I’m not to familiar with traveler’s check, but I’ve heard from many travelers that it’s not convenient and that it’s not accepted in most countries around the world. As for credit cards, some will charge either a flat or percentage fee to use on purchases overseas. Chase Sapphire Preferred & many of Capital One’s credit cards are examples that have no foreign transaction fee.
Now that you’ve finished reading through this post, looking for reliable banking option while traveling? Go with Charles Schwab.
Harrison Tsai, Chief Information Officer at Lawrence Blake Group International. Learn more about Harrison.
We’ve all felt it at one point and time. Stressed out of our mind, and wishing whatever we needed to get done, would either go away or complete itself on it’s own. Wouldn’t that be great? You will encounter all kinds of roadblocks that test your resolve to achieve your goals. Here are four tips to help you maneuver around those barriers.
Sounds like a waste of time, but trust me … it’s crucial to have all of what you need done written out. First, it’ll help prevent you from forgetting what you need to do. Second, you can visually see what tasks might be easier to complete first. And lastly, you’ll be able to quickly see which ones are top priority over the ones that are low.
So in creating your lists, write out the first 3 important tasks you need to complete for the day. These are your top priority tasks. After that, have a list that outlines what you’ll want to complete within a week and then month. Any longer time-scale is generally saved for the large projects (like writing e-books, or launching a new website).
Take a Break
I’m serious. Walk away from your project. Even if its for a minute. No sense in trying to continue to work on something when your mind is literally twisted up.
Go run. Lift weights. Eat something. Just about anything that isn’t your work, do it. It really helps increase your productivity when you do take some time off.
As much as it’s our own responsibilities to hold ourselves accountable for the work we do, it always helps to have someone else be there to ask you how you’ve progressed with your projects.
I’ve grown to love having accountability buddies, especially after I learned of this term from attending online huddle sessions with fellow Puttytribe friends. There we’d each recap and discuss any goals we accomplished and set action steps for the next week.
Just seeing other people progress with projects, gives more motivation to finish your own.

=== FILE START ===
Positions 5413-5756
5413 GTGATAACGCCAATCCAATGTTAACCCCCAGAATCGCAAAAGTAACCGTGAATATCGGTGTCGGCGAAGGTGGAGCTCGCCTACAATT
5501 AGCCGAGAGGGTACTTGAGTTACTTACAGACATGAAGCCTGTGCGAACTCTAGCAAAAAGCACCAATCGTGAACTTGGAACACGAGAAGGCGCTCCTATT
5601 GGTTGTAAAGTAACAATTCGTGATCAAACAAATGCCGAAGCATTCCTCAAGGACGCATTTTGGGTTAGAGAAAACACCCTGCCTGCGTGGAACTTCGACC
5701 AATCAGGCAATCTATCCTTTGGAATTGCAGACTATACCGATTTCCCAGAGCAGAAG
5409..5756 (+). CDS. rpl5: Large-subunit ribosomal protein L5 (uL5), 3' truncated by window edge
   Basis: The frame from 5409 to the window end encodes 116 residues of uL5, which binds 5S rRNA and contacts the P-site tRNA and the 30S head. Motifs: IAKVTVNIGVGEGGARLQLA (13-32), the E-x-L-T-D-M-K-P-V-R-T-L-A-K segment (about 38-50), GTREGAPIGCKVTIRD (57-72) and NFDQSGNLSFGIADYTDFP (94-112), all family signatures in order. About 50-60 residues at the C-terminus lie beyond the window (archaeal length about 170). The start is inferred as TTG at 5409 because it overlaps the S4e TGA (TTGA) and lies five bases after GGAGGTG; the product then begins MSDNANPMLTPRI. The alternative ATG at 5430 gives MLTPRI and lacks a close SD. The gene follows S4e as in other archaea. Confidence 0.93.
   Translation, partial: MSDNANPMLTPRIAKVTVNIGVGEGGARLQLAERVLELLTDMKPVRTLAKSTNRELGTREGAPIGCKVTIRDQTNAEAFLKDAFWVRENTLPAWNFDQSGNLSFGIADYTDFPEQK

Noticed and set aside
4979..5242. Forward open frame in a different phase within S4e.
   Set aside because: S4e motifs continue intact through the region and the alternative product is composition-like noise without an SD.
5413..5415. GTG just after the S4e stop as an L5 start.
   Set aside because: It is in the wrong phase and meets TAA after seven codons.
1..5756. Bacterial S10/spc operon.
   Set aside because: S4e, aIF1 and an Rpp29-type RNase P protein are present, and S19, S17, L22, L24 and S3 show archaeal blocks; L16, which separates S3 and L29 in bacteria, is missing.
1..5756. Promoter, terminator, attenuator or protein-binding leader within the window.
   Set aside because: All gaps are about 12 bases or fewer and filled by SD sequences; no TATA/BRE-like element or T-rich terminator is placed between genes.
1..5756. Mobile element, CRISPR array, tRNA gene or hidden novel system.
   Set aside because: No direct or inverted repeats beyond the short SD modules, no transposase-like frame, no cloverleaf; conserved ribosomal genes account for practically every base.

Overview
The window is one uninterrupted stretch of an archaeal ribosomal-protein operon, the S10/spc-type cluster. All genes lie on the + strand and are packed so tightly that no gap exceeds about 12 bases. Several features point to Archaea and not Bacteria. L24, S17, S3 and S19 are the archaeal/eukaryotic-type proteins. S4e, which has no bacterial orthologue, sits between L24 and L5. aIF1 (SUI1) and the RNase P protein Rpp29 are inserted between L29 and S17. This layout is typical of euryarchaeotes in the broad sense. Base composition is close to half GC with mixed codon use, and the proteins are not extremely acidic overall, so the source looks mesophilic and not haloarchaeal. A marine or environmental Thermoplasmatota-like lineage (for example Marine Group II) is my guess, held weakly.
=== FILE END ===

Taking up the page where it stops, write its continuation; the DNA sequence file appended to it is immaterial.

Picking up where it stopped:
Use Online Tools
There are many helpful and useful tools to keep you focused and increase your productivity.
I encourage you to use Google Calendar to keep track of your daily tasks. Put up email alerts and reminders of weekly action steps that you want completed.
If you are a big on using social media to promote your business, consider using Bufferapp. You can schedule your posts to release in future dates for popular social media sites including Facebook page and Twitter. Keeps your social media properties active while you are away.
The above are the main major tools I used to stay productive. There are so many online tools out there, so beware of using more than what you can chew. Otherwise, you’ll be overwhelmed by all the productivity tools you can use.
Also check out these two great resources that have also helped me with productivity:
Harrison Tsai, Chief Information Officer at Lawrence Blake Group International. Learn more about Harrison.
The nature of the American capitalist economy has always encouraged start-up businesses and continues to do more than ever. Start-up businesses, however, are as rapidly evolving as technology itself.
"More and more start-ups are able to thrive in a space that is ideal for their mission and vision rather than striving for perennial growth and a hope to go public on a prestigious stock exchange. The start-up world is far more inviting to success at various levels than it once was." Shiva Devarinti, Lawrence Blake Group Int’l Chief Finance Officer.
New York, NY, September 10, 2014 (BUSINESS WIRE) — Lawrence Blake Group International (the “firm”) is pleased to announce the appointment of Ms. Tuso Z. Boothe to the position of Chief Operating Officer of the firm effective September 09, 2014. Ms. Boothe will report directly to the CEO of the firm, Ms. Camille-Marie Gourdet.
Ms. Boothe holds a Masters in Magazine, Newspaper, and Online Journalism and a Bachelors of Science in Public Relations from Syracuse University. Graduating with honors and with the coveted “Deans List” recognition for every year of her attendance, Ms. Boothe supported Syracuse University to the best of her capacity, achieving a record in fundraising for a fashion event she piloted from scratch, sourcing over $100,000.00 in fund development. Since graduating, Ms. Boothe has assisted multiple organizations in fund development and operations management, including Twenty What Magazine, the Multiple Sclerosis Society, the March of Dimes, Toni Morrison & The Circuits of Imagination Conference, and the Milton J. Rubenstein Museum of Science and Technology. Following graduation, Ms. Boothe opted to continue her real-world learning experience in Rome, Italy, gathering incomparable knowledge of European culture, communications, and business. In her free time, Ms. Boothe is committed to supporting organizations who provide arts education programs to youth in public schools, as well as raising awareness on the benefits of entrepreneurship among teens.
“We are very pleased to add Ms. Boothe to our executive management team. She brings extensive experience as a public relations executive and selfless entrepreneur in the art industry, having demonstrated skill in operations, strategic planning and acquisition activity,” said Camille-Marie Gourdet, CEO of the firm.